215
216 use constant {
217 AGE => 20,
218 PERSON => { age => AGE }, # Error!
219 };
220 [...]
221 use constant PERSON => { age => AGE }; # Right
54310121 222
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223Giving an empty list, C<()>, as the value for a symbol makes it return
224C<undef> in scalar context and the empty list in list context.
54310121 225
b0d6893f 226 use constant UNICORNS => ();
54310121 227
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228 print "Impossible!\n" if defined UNICORNS;
229 my @unicorns = UNICORNS; # there are no unicorns
54310121 230
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231The same effect can be achieved by omitting the value and the big
232arrow entirely, but then the symbol name must be put in quotes.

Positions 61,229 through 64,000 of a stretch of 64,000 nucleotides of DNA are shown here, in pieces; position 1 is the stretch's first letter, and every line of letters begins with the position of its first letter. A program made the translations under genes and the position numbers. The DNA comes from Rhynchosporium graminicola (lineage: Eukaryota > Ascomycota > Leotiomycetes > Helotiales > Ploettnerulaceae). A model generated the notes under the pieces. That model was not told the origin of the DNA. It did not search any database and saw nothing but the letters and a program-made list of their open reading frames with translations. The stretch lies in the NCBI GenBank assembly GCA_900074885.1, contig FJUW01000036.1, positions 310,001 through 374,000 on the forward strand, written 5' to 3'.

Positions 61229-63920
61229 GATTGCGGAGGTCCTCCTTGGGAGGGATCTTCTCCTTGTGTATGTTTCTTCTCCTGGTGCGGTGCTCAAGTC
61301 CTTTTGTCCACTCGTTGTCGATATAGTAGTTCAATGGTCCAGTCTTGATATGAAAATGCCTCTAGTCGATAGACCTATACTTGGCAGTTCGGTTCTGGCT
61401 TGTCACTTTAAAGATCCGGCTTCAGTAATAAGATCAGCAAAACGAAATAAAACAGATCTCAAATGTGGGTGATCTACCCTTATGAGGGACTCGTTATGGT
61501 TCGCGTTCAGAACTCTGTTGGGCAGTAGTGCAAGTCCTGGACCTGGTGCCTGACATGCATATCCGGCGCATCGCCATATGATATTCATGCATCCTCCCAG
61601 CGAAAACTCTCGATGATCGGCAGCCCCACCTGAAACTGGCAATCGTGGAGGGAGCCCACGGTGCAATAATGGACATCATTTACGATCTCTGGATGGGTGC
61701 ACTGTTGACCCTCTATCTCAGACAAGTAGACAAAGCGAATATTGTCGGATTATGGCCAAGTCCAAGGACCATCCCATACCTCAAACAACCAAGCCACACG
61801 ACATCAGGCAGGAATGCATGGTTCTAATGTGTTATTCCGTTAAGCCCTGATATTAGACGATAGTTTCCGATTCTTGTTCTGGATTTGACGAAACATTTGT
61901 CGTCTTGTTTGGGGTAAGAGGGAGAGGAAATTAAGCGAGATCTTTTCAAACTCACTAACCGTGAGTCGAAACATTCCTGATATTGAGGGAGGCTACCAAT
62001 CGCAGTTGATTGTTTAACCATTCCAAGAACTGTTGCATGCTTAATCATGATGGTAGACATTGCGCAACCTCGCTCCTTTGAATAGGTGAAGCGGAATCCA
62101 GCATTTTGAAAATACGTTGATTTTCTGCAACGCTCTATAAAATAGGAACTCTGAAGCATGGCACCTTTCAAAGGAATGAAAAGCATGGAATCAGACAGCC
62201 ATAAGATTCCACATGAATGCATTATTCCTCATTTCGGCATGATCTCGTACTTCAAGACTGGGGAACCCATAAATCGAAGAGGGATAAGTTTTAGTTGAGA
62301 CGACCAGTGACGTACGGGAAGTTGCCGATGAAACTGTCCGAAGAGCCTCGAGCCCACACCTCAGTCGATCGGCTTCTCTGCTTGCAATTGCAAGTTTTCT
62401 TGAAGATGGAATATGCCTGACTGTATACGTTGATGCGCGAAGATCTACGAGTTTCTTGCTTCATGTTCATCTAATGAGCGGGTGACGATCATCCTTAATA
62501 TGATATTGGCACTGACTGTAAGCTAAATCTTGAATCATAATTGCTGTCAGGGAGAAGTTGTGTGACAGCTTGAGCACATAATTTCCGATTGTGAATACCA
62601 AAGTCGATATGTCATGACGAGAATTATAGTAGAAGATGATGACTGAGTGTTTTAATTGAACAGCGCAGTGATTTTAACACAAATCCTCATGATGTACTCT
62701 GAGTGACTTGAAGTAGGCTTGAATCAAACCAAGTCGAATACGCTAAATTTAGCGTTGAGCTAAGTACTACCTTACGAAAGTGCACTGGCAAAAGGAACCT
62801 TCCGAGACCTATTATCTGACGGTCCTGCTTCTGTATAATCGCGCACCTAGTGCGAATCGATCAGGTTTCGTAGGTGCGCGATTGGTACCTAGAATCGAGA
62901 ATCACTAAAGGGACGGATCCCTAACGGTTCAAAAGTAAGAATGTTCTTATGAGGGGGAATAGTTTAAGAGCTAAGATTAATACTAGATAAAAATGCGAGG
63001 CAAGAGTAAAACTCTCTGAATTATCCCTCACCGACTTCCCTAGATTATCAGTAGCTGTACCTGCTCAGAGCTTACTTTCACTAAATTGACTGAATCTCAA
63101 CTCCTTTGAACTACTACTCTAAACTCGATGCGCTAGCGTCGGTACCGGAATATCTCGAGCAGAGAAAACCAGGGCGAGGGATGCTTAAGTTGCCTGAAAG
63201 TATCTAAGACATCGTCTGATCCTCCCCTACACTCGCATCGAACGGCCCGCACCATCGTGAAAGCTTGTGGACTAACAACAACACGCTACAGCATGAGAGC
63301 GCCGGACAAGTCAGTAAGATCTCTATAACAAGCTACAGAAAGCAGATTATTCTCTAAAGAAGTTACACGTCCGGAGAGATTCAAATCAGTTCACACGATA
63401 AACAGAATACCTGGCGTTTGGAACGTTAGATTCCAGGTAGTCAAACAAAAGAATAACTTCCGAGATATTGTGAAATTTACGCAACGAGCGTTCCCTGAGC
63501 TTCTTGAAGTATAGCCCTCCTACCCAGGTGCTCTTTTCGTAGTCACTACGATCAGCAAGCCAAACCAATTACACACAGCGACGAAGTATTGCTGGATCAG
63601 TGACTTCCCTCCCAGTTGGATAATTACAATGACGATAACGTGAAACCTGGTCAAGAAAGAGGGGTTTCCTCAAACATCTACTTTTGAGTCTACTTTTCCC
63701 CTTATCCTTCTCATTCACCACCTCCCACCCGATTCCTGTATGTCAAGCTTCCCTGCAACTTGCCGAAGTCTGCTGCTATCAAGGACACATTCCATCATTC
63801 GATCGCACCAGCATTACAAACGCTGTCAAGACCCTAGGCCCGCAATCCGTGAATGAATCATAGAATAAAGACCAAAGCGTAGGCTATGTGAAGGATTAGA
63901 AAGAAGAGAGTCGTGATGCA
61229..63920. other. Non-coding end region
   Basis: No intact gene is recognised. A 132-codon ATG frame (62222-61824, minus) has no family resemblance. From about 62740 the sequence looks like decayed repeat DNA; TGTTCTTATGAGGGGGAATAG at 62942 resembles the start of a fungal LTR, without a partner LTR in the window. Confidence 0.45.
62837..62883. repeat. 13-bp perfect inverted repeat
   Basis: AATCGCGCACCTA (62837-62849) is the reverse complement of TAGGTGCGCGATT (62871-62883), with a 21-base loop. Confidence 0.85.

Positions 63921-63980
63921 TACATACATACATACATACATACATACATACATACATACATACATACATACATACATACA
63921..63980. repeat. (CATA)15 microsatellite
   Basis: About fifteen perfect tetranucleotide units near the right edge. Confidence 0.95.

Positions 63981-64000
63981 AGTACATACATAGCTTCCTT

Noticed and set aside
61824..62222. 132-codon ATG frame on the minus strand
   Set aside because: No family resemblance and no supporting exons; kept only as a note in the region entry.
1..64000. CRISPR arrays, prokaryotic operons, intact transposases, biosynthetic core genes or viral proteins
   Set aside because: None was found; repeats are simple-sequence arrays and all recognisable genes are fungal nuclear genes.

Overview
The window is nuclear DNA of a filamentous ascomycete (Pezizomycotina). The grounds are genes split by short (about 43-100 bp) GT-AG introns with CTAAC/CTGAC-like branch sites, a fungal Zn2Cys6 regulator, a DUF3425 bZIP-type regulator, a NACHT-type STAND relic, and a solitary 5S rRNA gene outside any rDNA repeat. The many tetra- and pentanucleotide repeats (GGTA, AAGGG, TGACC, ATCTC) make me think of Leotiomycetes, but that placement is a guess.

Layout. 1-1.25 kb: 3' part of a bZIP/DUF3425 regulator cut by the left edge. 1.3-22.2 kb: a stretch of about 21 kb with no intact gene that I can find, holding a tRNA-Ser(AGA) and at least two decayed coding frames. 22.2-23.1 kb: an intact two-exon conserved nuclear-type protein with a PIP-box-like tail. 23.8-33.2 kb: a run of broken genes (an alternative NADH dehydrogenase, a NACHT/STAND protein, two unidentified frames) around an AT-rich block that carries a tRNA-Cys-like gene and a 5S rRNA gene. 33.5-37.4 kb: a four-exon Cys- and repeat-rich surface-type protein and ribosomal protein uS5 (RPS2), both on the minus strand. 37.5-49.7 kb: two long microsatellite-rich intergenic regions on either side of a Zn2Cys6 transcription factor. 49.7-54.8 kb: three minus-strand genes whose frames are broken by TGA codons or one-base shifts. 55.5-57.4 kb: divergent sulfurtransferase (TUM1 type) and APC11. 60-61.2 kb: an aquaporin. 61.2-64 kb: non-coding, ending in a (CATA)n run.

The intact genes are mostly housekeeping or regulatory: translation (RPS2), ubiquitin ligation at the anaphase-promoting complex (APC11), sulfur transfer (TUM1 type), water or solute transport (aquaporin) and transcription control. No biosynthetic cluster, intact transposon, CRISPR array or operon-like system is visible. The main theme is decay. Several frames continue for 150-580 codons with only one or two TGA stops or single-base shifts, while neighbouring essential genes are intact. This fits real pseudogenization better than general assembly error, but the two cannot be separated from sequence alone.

233
234 use constant "UNICORNS";
235
236The result from evaluating a list constant with more than one element
237in a scalar context is not documented, and is B<not> guaranteed to be
238any particular value in the future. In particular, you should not rely
239upon it being the number of elements in the list, especially since it
240is not B<necessarily> that value in the current implementation.
241
242Magical values and references can be made into constants at compile
243time, allowing for way cool stuff like this. (These error numbers
244aren't totally portable, alas.)
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245
246 use constant E2BIG => ($! = 7);
247 print E2BIG, "\n"; # something like "Arg list too long"
248 print 0+E2BIG, "\n"; # "7"
249
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250You can't produce a tied constant by giving a tied scalar as the